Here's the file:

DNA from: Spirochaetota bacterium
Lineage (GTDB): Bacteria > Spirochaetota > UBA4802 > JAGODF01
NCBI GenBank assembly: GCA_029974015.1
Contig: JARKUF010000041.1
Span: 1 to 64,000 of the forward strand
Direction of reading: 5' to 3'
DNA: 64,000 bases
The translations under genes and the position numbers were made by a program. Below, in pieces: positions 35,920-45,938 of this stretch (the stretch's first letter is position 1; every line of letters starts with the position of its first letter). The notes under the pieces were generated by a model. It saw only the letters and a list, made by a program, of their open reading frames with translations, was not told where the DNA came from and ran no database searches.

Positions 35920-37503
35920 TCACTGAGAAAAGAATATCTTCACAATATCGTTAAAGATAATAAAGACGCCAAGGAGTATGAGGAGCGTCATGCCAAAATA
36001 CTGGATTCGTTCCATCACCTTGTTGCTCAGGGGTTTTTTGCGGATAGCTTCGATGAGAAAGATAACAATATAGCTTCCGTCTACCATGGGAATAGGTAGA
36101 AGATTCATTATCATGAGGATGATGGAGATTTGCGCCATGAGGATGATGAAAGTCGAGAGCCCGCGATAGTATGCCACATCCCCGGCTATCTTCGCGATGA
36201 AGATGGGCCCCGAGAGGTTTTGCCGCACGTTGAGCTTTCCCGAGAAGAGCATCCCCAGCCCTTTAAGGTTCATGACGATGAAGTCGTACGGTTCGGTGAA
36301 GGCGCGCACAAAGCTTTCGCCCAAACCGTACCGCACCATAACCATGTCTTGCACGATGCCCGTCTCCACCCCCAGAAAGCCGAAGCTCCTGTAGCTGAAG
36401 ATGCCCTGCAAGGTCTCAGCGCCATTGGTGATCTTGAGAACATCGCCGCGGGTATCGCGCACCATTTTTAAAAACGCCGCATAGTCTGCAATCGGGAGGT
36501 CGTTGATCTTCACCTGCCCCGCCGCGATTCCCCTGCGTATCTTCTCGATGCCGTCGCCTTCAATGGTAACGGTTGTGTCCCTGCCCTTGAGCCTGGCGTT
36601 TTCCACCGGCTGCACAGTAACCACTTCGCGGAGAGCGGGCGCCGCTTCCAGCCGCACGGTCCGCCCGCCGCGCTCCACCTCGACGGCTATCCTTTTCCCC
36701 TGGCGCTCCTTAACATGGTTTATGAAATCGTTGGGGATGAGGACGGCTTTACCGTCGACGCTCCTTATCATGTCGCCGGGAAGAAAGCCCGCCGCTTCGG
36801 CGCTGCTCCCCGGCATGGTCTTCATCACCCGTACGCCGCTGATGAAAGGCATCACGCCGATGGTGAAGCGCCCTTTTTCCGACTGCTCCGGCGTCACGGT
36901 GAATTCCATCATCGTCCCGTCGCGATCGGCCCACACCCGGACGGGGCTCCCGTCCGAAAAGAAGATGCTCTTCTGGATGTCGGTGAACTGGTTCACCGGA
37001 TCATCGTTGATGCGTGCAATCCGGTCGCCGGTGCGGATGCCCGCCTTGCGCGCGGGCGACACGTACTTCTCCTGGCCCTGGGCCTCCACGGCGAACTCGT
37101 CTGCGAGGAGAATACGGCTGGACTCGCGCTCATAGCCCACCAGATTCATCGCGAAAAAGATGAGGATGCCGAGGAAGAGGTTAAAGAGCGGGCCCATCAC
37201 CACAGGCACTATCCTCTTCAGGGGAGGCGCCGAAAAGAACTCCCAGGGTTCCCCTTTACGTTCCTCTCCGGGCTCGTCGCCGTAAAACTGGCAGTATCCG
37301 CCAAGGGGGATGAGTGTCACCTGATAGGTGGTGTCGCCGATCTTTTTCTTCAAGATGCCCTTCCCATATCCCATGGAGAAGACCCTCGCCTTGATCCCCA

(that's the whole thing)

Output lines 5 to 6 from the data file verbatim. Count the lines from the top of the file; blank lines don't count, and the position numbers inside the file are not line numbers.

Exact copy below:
Span: 1 to 64,000 of the forward strand
Direction of reading: 5' to 3'